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ARS Home » Pacific West Area » Pendleton, Oregon » Columbia Plateau Conservation Research Center » Research » Publications at this Location » Publication #293071

Title: Chemical composition of lignocellulosic feedstock from Pacific Northwest conservation buffers

item KUMAR, DEEPAK - Oregon State University
item JUNEJA, ANKITA - Oregon State University
item HOHENSCHUH, WILLIAM - Oregon State University
item Williams, John
item MURTHY, GANTI - Oregon State University

Submitted to: Agricultural Engineering International Conference
Publication Type: Proceedings
Publication Acceptance Date: 6/12/2012
Publication Date: 8/1/2012
Citation: Kumar, D., Juneja, A., Hohenschuh, W.E., Williams, J.D., Murthy, G.S. 2012. Chemical composition of lignocellulosic feedstock from Pacific Northwest conservation buffers. Agricultural Engineering International Conference. Paper No. 121337450.

Interpretive Summary:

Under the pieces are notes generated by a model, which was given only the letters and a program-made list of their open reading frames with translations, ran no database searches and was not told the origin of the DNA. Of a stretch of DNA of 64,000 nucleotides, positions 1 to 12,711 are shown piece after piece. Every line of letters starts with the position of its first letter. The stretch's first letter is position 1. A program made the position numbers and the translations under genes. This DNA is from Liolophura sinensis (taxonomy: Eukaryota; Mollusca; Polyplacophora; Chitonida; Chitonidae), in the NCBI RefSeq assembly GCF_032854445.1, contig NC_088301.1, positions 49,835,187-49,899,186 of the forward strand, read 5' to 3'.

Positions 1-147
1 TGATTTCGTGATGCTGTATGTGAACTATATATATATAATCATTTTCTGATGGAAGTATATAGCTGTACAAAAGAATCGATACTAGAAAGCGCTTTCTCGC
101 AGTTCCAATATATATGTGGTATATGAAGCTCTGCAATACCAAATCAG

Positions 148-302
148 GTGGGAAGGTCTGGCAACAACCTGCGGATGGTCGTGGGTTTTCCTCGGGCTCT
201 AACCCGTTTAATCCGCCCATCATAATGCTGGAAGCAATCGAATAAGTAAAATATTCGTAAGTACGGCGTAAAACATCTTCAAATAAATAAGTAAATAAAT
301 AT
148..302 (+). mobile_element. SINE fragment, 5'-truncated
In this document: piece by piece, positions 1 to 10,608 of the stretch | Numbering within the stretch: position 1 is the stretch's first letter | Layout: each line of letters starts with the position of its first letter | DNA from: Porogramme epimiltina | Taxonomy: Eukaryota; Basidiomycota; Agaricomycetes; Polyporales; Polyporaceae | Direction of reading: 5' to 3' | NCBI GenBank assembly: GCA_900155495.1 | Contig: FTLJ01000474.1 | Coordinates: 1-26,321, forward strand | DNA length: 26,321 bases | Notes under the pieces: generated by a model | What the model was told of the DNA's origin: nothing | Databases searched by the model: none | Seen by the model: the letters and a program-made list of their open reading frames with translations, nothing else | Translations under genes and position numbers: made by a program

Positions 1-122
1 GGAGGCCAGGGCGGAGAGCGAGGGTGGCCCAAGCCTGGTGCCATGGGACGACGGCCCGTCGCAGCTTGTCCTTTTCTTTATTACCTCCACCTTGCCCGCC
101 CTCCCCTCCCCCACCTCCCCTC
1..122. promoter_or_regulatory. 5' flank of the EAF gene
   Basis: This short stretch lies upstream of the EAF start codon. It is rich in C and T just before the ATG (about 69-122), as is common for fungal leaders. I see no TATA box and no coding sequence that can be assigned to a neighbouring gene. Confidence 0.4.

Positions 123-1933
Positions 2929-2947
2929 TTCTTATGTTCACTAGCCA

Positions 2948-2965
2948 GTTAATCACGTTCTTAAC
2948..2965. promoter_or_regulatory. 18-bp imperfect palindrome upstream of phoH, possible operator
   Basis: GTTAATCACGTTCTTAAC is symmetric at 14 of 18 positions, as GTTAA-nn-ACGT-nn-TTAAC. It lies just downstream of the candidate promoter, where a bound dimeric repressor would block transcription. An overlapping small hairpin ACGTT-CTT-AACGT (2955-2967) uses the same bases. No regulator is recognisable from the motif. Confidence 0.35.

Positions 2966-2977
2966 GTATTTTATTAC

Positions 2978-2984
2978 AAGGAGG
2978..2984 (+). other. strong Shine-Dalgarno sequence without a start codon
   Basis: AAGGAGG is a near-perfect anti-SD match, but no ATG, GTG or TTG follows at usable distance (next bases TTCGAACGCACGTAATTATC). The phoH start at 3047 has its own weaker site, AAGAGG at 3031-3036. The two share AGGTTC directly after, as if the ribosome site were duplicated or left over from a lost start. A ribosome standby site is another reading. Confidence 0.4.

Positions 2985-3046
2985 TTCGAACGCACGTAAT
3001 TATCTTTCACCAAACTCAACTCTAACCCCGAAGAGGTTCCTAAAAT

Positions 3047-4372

Technical Abstract: Bioethanol has been considered as an important alternative to liquid transportation fuels because of its compatibility with current infrastructure, comparable energy values and less net green house gas emissions during its life cycle. There is continuous need to find sustainable feedstocks that can be used for bioethanol production and contribute to renewable energy. The aim of this study was to determine the chemical composition of common plant species found in Pacific Northwest Conservation buffers. Conservation Reserve Program (CRP) was initiated for controlling soil erosion and 2.5 to 3.0 million acres in the Pacific Northwest region are currently under this program. Biomass harvested from these lands could contribute to total available biomass for bioethanol industry. Feedstocks were collected from areas planted to simulate conservation buffers alongside stream channels within three common resource areas in the interior Pacific Northwest. Nine feedstocks (two grass and seven forb species) commonly found in these buffers were examined to determine their chemical composition and potential bioethanol yields. Composition was determined as per laboratory analysis protocol from the National Renewable Energy Laboratory (NREL 2008). A significant composition difference for total glucan (19.39 to 33 %), xylan (7.03 to 20.31 %) and lignin content (10 to 18 %) were found among the nine feedstocks. Potential maximum ethanol yields ranged from 181.5 to 316.5 L/dry ton of biomass for different plant species.